To carry forward our economic strategy, I will nominate Larry Summers to be the next secretary of the treasury. He is brilliant, able, a critical part of our economic team during the entire life of this administration, therefore deeply knowledgeable and more than ready to help steer our nation to the strong and sometimes turbulent currents of the new economy.
CLINTON: Rarely has any individual been so well-prepared to become secretary of the Treasury. For the past six years, he has been a senior official at Treasury, first undersecretary of the Treasury for international affairs, and then for four years as deputy secretary.
He has always been Bob Rubin's partner in many, many ways, working with him to balance the budget, to strengthen Social Security, to reform the IRS, to build a stronger economy at home and abroad. He has a close working relationship not only with Chairman Greenspan, but with key finance ministers and central bankers around the world.
He has the rare ability to see the world that is taking shape and the skill to help to bring it into being.
I will also nominate Stu Eizenstat to be deputy secretary of the Treasury. I have known him now for well over 20 years, since he was President Carter's domestic policy adviser.
He has served our administration very well in several positions: ambassador to the European Union, undersecretary of commerce for international trade, and most recently, undersecretary of state for economic affairs.
Of all the people on this platform today, the person making the greatest sacrifice for the national interest is Secretary Madeleine Albright, and I appreciate her presence here and the absence of tears in losing a man as able as Stu Eizenstat.
Stu has handled many of our nation's most difficult missions over the last six years, from our successful efforts to lift food and medicine sanctions on trading partners -- or non-trading partners -- to the struggle for justice and compensation on behalf of the victims of the Holocaust, an endeavor he will continue.
I would like to say a special word of thanks to him for all the many missions he has undertaken, but especially for the work he's done in the Holocaust area. He has done it better, more energetically, more completely, and with greater sensitivity for all the elements involved than I think any other American could have. And not just Jewish Americans and other survivors and family members of survivors of the Holocaust around the world, but all Americans should be grateful for this unique contribution he has made to making the American dream real.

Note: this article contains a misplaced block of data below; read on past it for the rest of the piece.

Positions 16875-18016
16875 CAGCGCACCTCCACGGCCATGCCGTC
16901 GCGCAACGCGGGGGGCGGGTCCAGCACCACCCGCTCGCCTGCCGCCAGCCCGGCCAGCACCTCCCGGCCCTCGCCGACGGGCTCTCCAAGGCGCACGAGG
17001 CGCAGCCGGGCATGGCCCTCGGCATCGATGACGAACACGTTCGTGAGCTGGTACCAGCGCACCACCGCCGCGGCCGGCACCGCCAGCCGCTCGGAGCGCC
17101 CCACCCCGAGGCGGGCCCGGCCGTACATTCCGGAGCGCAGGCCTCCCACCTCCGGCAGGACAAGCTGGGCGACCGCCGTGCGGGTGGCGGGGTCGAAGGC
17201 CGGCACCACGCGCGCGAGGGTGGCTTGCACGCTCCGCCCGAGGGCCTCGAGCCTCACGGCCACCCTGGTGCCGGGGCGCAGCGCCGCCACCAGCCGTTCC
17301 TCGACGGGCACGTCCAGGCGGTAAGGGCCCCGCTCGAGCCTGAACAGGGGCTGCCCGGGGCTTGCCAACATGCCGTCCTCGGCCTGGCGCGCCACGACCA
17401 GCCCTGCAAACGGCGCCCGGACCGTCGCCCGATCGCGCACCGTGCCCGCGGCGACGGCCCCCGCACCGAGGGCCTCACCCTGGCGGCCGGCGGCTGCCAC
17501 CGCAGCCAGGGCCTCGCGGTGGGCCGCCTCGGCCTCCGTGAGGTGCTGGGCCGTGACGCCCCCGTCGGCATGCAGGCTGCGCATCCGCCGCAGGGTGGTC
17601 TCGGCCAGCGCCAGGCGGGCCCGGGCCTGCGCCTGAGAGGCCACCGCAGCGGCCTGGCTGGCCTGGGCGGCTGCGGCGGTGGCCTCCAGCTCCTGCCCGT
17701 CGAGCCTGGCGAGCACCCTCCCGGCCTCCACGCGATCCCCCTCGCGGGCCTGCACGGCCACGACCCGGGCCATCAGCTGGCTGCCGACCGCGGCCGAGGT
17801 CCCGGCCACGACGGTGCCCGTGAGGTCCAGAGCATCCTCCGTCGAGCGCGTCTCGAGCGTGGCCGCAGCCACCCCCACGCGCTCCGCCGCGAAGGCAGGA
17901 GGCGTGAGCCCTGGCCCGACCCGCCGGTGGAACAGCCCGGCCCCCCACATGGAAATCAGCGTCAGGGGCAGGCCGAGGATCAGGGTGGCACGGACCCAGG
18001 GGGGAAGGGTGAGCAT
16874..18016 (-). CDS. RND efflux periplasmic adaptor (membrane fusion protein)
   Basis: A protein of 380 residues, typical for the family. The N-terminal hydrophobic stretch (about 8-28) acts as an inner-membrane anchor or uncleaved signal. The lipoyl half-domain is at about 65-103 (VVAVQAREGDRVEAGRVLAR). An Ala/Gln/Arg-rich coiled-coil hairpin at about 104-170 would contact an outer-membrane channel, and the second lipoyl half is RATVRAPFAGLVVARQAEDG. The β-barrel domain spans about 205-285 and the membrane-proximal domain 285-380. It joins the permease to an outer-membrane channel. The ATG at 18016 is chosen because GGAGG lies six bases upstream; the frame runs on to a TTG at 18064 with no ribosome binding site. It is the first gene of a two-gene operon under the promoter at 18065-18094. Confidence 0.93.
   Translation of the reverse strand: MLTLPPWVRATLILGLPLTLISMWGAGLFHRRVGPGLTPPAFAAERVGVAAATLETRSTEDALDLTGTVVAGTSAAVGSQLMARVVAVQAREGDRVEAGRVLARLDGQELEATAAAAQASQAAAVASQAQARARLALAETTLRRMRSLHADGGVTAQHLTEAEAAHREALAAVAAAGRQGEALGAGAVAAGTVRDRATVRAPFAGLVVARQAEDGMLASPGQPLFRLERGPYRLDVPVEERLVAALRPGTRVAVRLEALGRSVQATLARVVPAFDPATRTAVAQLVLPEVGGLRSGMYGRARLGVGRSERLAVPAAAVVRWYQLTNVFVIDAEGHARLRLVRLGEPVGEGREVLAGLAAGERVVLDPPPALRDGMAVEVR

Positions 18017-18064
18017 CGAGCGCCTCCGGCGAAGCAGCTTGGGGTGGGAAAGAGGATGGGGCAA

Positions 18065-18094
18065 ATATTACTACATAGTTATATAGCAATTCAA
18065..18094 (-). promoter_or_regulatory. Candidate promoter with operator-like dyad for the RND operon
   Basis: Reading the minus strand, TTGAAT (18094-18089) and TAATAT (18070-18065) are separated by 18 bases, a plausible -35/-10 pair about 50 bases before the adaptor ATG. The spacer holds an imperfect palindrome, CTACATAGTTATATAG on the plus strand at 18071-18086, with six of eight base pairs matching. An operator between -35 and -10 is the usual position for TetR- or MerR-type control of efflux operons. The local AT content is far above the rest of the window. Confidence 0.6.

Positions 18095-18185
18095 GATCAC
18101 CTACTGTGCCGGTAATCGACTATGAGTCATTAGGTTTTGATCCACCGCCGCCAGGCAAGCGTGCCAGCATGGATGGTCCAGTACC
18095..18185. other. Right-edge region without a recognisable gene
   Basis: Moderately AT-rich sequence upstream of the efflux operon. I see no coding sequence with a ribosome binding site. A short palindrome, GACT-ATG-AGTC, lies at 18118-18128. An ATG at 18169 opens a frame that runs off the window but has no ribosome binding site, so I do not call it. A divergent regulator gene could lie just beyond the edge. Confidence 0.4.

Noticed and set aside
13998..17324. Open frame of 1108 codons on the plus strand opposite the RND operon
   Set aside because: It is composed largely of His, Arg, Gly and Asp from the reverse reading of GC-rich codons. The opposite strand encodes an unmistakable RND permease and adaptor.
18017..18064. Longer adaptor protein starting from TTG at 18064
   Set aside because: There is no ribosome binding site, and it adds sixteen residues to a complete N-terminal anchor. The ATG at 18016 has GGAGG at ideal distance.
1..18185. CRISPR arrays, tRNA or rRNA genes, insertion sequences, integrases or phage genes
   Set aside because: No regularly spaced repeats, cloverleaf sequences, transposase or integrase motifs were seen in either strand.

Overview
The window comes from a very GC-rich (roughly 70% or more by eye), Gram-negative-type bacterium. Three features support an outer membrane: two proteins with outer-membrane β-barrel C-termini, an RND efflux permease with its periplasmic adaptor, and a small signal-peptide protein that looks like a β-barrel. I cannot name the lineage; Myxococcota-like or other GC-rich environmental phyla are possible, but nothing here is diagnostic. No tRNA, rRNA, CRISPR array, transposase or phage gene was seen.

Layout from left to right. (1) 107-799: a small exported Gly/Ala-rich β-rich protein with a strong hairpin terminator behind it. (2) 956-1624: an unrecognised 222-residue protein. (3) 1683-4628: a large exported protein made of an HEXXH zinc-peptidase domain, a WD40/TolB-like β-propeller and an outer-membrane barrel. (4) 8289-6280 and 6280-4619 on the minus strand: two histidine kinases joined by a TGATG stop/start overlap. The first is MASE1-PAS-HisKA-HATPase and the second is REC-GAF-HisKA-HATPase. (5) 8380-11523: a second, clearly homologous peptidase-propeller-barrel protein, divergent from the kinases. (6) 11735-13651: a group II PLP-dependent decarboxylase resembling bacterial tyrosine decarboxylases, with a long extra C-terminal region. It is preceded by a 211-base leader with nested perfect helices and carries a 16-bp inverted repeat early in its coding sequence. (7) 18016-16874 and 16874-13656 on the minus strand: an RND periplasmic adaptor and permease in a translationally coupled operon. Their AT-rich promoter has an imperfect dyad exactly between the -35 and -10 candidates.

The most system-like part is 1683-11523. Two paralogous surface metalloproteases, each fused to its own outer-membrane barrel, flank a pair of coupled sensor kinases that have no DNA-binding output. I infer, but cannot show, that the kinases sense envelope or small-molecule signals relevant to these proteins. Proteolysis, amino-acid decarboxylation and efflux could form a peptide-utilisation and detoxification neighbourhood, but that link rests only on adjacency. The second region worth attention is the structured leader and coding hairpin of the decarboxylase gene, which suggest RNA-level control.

With is legendary grasp of policy and the art of practical government, his long experience, his stamina and his steady judgment, he will be a vital, full member of our economic team.
Our economy continues on its remarkable path, but we must press forward with the strategy that has brought us thus far.
We have a lot to do to strengthen Social Security and Medicare in the months ahead; to maintain our fiscal discipline and begin to pay down this debt; to renew our public schools so that they can play the role that they must play in preparing all of our people to succeed in the economy we are working to build, and to bring economic opportunity where it is still not in sufficient supply, in underinvested urban and rural areas in America.
With a steady strategy and now a strong economic team, I am confident we can enter the 21st century stronger than ever. But I would like to say that more than any other single citizen, Bob Rubin deserves the credit for building all the teams we've had with all the members, because he started with this National Economic Council, and no one had ever made it work before, no one had ever made it really a priority to bring together all the strands and all the economic actors; to bring together the State Department and the Treasury Department and the Commerce Department and the Export-Import Bank and the Overseas Private Investment Corporation and a lot of other things most Americans had never heard of.
CLINTON: He brought it all together. He got us to work as a
team. He worked for consensus. He was always honest with me in
presenting disagreements. And he built a spirit and a belief
that we could actually make this economy what it ought to be for
our people. That will be his enduring achievement, along with
the fact that everybody believed as long as he was secretary of
the Treasury, nothing bad could happen.
Ladies and gentlemen, Bob Rubin.
Next: Rubin's comments